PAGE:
Because of the different ethnic groups residing in Mongolia, there are distinctions in the way they all dress. Therefore it is estimated that between them all, there are about 400 different types of garments, 20 boots, 10 sashes and 20 types of hats.

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Traditional Medicine

Traditional Mongolian Medicine has made a revival after the communist era, due to the lack of western medicines and the incurability of some diseases. Based on Tibetan, Indian and Chinese medicine, traditional medicine has been used here since the late 17th century when it was founded by Luvsandanzanjantsan. It is believed that all manner of physical, mental and psychological ailments can be cured through the use of herbs, mineral water, plants and animal parts. The diagnosis and treatment are based on the five elements of fire, water, earth, wood and wind. The medicines are administered according to one’s metabolism, the weather and the season. Prayers are said and acupuncture along with massage are considered important parts of the treatment.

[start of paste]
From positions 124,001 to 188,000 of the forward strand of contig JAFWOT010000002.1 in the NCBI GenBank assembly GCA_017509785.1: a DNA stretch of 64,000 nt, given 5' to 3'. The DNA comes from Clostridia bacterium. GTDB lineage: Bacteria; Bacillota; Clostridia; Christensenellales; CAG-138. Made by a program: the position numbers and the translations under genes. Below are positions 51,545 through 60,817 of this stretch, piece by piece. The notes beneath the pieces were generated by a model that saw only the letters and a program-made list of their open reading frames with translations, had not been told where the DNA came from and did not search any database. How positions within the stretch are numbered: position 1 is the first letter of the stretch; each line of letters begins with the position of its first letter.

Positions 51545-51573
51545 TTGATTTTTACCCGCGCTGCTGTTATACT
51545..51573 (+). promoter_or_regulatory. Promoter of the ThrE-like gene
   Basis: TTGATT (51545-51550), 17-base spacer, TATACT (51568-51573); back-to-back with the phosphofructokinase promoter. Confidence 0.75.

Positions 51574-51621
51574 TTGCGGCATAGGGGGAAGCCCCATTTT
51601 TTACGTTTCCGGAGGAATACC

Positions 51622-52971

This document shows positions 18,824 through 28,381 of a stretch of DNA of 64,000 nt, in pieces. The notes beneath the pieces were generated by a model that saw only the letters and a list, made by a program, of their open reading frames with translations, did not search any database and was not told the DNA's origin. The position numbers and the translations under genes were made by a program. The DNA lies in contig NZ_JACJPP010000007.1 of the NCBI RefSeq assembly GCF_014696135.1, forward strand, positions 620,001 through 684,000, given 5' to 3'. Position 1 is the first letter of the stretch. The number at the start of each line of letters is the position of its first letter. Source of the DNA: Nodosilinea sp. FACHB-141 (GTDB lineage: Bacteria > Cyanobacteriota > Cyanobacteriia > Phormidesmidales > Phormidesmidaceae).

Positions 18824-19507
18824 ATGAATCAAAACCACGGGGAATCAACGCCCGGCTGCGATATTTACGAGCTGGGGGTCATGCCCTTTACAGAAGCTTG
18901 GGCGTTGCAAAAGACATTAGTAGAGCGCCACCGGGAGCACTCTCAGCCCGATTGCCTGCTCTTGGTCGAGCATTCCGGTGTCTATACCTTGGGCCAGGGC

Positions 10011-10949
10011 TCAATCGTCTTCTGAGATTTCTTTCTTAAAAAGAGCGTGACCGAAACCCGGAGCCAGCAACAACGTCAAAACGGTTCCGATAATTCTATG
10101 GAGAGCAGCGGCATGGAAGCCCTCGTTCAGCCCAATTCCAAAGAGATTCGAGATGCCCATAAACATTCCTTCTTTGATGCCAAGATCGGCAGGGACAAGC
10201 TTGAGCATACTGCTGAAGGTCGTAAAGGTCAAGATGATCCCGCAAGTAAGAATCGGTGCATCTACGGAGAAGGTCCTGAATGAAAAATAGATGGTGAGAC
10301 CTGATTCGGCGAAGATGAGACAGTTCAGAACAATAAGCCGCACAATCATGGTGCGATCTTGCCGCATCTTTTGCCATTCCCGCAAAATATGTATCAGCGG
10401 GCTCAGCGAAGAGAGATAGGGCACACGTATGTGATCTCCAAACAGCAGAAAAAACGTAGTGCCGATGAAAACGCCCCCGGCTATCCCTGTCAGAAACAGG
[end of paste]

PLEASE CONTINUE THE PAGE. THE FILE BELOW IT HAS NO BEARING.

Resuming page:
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12 Year Calendar

The Mongol 12-year calendar has been in use since ancient times. Each of the 12 years distinguish themselves from one another through their own names; all years are named and now symbolised by the following 12 animals – mouse, cow, tiger, rabbit, dragon, snake, horse, sheep, monkey, cock, dog and the pig. Traditionally, each year has unique characteristics that are similar to its name. For example, the year of the monkey will take on the monkey’s personality traits: hyper and rambunctious. The result: a very long, difficult and harsh year.